Curriculum Opinion

Looking For Perspective On Open Educational Resources

By Patrick Larkin — April 11, 2016 1 min read
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As we continue to discuss a transition to free digital resources in order to escape our reliance on traditional textbooks, I find myself confused with what we really mean by Open Educational Resources (OER). While some of what follows may sound a bit sarcastic, I assure you that I am sincerely wondering what the right pathway is for schools to make the needed shift to OER. Then again, this is most likely where my problem begins. I am looking for one right pathway when in fact that are certainly many options. Thankfully, there a number of third-party companies out there willing to sell us their tools to help schools and school districts on this journey.

In fact, these companies have a number of other schools willing to sing their praises about how they helped schools make the transition to OER. But I lose focus listening to these salespeople as I think back to my initial understanding of OER, the movement described by Wikipedia in the following terms:

Open educational resources (OER) are freely accessible, openly licensed documents and media that are useful for teaching, learning, and assessing as well as for research purposes.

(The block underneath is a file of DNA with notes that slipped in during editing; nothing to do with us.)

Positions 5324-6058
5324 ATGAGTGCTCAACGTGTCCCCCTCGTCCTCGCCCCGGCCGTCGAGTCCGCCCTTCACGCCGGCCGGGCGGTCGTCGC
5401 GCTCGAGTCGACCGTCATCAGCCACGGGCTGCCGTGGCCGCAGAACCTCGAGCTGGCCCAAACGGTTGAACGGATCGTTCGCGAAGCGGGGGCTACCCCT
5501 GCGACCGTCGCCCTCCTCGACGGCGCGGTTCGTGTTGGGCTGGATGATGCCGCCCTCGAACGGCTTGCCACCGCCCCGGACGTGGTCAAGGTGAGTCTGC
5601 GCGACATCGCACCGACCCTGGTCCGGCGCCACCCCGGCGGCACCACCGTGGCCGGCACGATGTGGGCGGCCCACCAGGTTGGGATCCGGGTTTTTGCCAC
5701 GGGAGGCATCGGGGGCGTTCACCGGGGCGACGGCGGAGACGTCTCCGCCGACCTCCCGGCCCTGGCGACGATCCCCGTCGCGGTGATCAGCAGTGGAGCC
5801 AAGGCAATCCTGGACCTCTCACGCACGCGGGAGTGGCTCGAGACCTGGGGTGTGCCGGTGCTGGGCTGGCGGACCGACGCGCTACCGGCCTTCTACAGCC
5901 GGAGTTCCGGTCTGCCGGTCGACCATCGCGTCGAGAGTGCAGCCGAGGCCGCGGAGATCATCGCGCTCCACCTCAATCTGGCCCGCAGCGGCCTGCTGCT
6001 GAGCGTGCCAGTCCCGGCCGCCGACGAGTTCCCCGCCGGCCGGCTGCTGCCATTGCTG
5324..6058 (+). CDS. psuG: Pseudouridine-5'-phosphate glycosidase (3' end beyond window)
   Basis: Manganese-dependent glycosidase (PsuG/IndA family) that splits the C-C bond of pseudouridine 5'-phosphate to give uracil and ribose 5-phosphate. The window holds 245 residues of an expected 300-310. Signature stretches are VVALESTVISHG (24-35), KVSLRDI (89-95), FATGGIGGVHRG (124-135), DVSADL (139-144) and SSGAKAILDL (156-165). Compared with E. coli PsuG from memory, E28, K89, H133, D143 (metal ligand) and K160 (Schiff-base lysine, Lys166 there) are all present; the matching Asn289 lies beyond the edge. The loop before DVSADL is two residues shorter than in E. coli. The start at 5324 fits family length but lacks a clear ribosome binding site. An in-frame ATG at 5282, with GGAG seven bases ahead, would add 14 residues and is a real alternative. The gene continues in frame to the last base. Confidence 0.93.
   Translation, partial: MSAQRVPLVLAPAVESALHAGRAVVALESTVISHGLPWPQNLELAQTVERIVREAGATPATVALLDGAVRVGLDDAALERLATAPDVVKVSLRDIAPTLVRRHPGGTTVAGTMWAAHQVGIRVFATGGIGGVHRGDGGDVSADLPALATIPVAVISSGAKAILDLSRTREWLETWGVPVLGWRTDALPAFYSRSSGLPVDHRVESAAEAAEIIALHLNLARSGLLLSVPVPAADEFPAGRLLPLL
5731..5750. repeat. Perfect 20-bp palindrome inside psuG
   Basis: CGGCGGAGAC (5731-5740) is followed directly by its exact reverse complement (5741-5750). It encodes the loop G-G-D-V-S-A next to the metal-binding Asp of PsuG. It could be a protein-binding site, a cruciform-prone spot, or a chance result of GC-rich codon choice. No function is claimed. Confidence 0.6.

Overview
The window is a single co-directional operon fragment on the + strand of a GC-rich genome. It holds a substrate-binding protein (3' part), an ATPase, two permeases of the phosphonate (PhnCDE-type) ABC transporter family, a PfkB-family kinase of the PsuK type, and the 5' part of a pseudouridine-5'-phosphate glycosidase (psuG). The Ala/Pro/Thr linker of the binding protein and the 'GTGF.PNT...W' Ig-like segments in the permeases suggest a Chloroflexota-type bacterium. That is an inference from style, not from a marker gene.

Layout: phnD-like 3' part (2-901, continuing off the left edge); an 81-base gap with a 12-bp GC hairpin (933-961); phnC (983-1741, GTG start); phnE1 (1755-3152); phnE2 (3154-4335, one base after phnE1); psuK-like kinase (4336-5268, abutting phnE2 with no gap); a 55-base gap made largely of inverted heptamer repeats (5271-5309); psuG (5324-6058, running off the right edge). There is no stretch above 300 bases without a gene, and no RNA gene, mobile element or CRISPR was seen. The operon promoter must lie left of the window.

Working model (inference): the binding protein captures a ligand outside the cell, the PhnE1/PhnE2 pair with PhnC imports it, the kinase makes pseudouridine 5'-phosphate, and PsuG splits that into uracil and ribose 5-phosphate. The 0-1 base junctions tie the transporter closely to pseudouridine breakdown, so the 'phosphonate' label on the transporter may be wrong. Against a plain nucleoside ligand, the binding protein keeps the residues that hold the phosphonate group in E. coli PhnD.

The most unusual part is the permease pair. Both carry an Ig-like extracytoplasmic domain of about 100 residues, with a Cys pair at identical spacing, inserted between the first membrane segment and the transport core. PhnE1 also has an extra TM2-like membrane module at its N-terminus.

This confusion increases as I hear of schools who have started this transition to OER by allocating large amounts of money to third-party tools to assist with this work. I become more confused when I see textbook companies collaborating with some of these third-party tools.

Is this just another way to continue our reliance on these third-party resources? Or is this a good thing that will allow schools to expedite the acquisition of high-quality resources? Isn’t our money better spent to support our teachers in the curation and creation process? Will the quick fix of paying for third-party resources to help us with this work speed up our capacity to do this work? Will we ever be able to do it on our own? Is the possibility of schools and school districts getting together to do this work together unrealistic?

It clear that there are a lot more questions than answers on the topic of OER. Maybe we need to pay for one of these third-party tools to help us make this transition. However, I am pretty sure that when we start to allocate funds to find freely accessible resources then they are not really free resources.

The opinions expressed in Reinventing K-12 Learning are strictly those of the author(s) and do not reflect the opinions or endorsement of Editorial Projects in Education, or any of its publications.